Spinal Orthoses: The Crucial Role of Comfort on Compliance of Wearing - Monocentric Prospective Pilot Study of Randomized Cross-Over Design.

Herget, G.W.; Patermann, S.; Strohm, P.C.; Zwingmann, J.; Eichelberger, Patric; Sudkamp, N.P.; Hirschmüller, A. (2017). Spinal Orthoses: The Crucial Role of Comfort on Compliance of Wearing - Monocentric Prospective Pilot Study of Randomized Cross-Over Design. Acta Chirurgiae Orthopaedicae et Traumatologiae Cechoslovaca, 84(2), pp. 91-96.

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PURPOSE OF THE STUDY Various spine disorders are regularly treated by orthoses, and success of treatment depends on wearing these devices. In this study we examined the compliance, wear comfort, subjective stabilization and side effects associated with spinal orthoses using an individualized questionnaire and the Compact Short Form-12 Health Survey (SF-12). MATERIAL AND METHODS In this prospective pilot study of randomized cross-over design, twelve healthy volunteers with a mean age of 31.2 years wore three different types of orthoses, each for one week: A hyperextension brace (HB), a custom-made semirigid orthosis (SO) and a custom-made rigid orthosis (RO).The daily duration of wearing the orthosis was defined as primary endpoint; contentment was measured using an individualized questionnaire and the standardized SF-12. RESULTS In the study population calculated probability of wearing the HB and RO was between 0.2 und 38.5% (95% confidence interval). No volunteer wore the SO orthosis for the predefined time. The SO and RO each displayed high subjective stabilization, while the RO was more often associated with side effects like skin pressure marks than the SO. The need for rework due to discomfort was mainly necessary with the RO. We observed no substantial differences in feeling compression and sweating. Noteworthy, eight of 12 subjects complained of uncomfortable sternal pressure due to the upper pad of the HB. The SF-12: scores ranged from 52.1 to 48.6 on the physical (PCS), and from 53.7 to 50.8 on the mental component score (MCS), demonstrating an influence on QoL. DISCUSSION AND CONCLUSIONS The design as well as the orthosis itself influence the compliance of wearing and exert a moderate negative, but acceptable impact on QoL. The SO appeared to correlate with the best overall compromise between comfort and subjective stabilization. Further investigations are necessary in patients with spinal diseases, for whom the effect of orthosis wearing may surpass the potential discomfort. Key words: thoracolumbar spine, orthoses, SF-12-Quality of Life-QoL, comfort, compliance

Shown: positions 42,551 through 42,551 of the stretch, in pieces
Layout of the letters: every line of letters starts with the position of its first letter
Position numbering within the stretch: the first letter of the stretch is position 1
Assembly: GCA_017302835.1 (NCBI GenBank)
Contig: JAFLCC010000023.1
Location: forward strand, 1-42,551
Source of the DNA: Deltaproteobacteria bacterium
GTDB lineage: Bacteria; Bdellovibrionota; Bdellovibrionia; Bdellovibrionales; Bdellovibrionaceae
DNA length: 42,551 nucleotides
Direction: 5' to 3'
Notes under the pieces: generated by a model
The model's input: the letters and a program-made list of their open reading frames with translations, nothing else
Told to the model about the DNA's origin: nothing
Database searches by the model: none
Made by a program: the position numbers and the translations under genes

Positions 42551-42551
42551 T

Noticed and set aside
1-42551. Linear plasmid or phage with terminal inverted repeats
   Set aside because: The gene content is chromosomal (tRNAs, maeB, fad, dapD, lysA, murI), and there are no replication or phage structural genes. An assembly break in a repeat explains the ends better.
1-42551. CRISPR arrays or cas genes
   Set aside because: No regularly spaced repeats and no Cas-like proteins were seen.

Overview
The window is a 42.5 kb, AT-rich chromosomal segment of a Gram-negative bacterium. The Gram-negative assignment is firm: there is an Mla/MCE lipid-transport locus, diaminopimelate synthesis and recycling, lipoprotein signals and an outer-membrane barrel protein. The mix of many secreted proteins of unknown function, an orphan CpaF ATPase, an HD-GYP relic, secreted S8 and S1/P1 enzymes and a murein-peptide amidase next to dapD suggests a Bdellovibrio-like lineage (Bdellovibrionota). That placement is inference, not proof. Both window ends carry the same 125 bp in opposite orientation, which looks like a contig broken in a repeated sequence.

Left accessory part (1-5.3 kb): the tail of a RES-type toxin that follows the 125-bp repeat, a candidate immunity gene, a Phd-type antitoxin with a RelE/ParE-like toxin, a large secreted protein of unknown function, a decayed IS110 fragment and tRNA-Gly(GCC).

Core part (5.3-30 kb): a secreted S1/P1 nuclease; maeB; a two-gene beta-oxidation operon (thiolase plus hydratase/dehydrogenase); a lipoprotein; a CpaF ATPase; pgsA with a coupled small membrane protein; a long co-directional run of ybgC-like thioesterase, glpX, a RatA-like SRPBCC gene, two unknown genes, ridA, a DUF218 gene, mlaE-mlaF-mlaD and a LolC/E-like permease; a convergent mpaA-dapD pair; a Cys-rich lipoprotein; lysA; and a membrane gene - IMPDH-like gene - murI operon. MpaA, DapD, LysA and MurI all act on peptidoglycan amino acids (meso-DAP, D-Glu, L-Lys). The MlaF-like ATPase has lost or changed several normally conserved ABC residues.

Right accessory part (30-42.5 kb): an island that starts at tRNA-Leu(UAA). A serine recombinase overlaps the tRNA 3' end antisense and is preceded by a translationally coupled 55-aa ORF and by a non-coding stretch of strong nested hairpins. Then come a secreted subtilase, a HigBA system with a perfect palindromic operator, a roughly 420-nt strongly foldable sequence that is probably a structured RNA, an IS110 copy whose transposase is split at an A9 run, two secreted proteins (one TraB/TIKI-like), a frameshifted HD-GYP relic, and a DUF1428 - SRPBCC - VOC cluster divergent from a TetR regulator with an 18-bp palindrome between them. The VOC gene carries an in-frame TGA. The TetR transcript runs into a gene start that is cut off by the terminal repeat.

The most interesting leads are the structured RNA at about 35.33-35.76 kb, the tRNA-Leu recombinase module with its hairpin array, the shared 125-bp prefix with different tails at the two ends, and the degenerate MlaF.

Item Type:

Journal Article (Original Article)

Division/Institute:

Department of Health Professions
Department of Health Professions > Abteilung Physiotherapie

Name:

Herget, G.W.; Patermann, S.; Strohm, P.C.; Zwingmann, J.; Eichelberger, Patric; Sudkamp, N.P. and Hirschmüller, A.

Language:

English

Submitter:

Admin import user

Date Deposited:

13 Feb 2020 14:48

Last Modified:

13 Feb 2020 14:48

ARBOR DOI:

10.24451/arbor.6155

URI:

https://arbor.bfh.ch/id/eprint/6155

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